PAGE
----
We have over 12,000 students, from over 100 countries, within one of the safest campuses in the UK


97% of Lancaster students go into work or further study within six months of graduating

Home > Research > Publications & Outputs > The electromagnetic calorimeter for the T2K nea...
View graph of relations

« Back

The electromagnetic calorimeter for the T2K near detector ND280

Research output: Contribution to journalJournal article


Article numberP10019
<mark>Journal publication date</mark>17/10/2013
<mark>Journal</mark>Journal of Instrumentation
Number of pages42
<mark>Original language</mark>English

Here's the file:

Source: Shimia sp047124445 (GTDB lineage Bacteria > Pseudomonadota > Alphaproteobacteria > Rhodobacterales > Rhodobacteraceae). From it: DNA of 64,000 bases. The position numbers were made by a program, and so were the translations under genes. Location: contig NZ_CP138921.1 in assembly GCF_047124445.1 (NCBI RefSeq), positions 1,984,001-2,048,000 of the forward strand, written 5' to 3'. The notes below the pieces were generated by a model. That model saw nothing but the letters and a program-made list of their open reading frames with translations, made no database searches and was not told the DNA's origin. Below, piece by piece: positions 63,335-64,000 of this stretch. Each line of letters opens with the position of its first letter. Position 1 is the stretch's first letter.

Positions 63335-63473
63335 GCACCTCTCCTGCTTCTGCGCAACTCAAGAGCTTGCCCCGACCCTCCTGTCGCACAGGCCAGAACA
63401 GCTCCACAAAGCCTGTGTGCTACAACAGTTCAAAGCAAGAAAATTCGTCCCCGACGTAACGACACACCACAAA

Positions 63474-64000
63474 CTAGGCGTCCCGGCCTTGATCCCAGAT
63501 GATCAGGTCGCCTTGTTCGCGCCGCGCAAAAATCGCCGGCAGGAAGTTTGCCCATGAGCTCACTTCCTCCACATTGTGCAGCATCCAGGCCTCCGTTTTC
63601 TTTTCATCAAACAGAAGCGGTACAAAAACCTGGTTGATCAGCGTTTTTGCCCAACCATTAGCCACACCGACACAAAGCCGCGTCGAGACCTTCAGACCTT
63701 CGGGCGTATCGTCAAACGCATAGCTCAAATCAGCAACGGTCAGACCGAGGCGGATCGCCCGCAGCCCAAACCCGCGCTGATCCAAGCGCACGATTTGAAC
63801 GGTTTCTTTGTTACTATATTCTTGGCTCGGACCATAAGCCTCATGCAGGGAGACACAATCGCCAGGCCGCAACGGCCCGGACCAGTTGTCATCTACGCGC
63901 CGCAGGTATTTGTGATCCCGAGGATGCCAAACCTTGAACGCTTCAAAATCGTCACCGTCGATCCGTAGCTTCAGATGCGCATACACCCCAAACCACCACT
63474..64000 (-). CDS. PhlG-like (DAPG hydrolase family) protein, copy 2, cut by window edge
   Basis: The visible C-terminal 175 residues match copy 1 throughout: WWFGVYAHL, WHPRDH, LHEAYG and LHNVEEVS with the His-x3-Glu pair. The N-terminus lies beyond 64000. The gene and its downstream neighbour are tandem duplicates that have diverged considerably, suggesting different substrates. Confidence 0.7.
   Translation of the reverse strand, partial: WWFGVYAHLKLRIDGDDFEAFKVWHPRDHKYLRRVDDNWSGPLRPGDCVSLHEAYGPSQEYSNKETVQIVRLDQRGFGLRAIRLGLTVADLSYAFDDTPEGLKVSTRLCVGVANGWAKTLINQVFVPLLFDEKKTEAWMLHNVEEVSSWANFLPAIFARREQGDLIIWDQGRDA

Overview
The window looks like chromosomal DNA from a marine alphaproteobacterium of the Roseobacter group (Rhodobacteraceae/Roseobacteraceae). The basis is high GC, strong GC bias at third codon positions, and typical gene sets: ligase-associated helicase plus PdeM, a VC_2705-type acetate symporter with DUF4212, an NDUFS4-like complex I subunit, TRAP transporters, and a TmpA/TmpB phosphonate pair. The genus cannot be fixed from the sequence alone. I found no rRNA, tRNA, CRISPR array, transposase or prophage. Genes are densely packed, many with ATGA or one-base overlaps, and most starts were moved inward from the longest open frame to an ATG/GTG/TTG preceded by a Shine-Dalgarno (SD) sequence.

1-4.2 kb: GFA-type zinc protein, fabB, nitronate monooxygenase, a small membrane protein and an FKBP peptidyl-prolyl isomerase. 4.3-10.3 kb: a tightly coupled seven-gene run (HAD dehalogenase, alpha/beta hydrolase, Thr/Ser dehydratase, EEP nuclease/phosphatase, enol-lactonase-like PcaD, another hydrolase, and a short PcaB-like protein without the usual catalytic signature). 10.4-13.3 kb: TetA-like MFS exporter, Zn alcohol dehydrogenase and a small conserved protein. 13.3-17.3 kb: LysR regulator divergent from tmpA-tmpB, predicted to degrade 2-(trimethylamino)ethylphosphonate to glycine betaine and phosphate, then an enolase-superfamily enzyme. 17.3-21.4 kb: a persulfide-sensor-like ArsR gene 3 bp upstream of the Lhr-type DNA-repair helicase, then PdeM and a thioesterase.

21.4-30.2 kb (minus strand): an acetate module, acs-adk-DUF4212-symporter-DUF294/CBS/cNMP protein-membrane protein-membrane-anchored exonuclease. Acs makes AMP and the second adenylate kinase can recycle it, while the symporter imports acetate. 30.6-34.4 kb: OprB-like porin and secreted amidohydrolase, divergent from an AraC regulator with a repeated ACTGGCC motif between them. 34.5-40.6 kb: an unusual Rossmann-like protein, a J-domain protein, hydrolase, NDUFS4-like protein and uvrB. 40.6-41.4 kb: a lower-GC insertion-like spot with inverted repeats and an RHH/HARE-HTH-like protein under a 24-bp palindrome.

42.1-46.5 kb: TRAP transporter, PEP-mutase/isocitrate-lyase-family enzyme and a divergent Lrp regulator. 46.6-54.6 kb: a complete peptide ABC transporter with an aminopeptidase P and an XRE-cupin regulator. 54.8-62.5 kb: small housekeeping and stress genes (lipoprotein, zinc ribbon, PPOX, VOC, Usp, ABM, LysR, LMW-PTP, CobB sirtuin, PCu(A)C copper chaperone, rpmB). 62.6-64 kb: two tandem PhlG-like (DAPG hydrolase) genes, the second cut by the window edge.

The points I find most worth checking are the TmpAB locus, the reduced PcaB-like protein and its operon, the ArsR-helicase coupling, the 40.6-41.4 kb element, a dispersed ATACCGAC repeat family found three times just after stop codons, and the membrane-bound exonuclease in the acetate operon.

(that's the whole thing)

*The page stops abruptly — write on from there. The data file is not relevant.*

The T2K experiment studies oscillations of an off-axis muon neutrino beam between the J-PARC accelerator complex and the Super-Kamiokande detector. Special emphasis is placed on measuring the mixing angle θ13 by observing νe appearance via the sub-dominant νμ → νe oscillation and searching for CP violation in the lepton sector. The experiment includes a sophisticated, off-axis, near detector, the ND280, situated 280 m downstream of the neutrino production target in order to measure the properties of the neutrino beam and to understand better neutrino interactions at the energy scale below a few GeV. The data collected with the ND280 are used to study charged- and neutral-current neutrino interaction rates and kinematics prior to oscillation, in order to reduce uncertainties in the oscillation measurements by the far detector. A key element of the near detector is the ND280 electromagnetic calorimeter (ECal), consisting of active scintillator bars sandwiched between lead sheets and read out with multi-pixel photon counters (MPPCs). The ECal is vital to the reconstruction of neutral particles, and the identification of charged particle species. The ECal surrounds the Pi-0 detector (PØD) and the tracking region of the ND280, and is enclosed in the former UA1/NOMAD dipole magnet. This paper describes the design, construction and assembly of the ECal, as well as the materials from which it is composed. The electronic and data acquisition (DAQ) systems are discussed, and performance of the ECal modules, as deduced from measurements with particle beams, cosmic rays, the calibration system, and T2K data, is described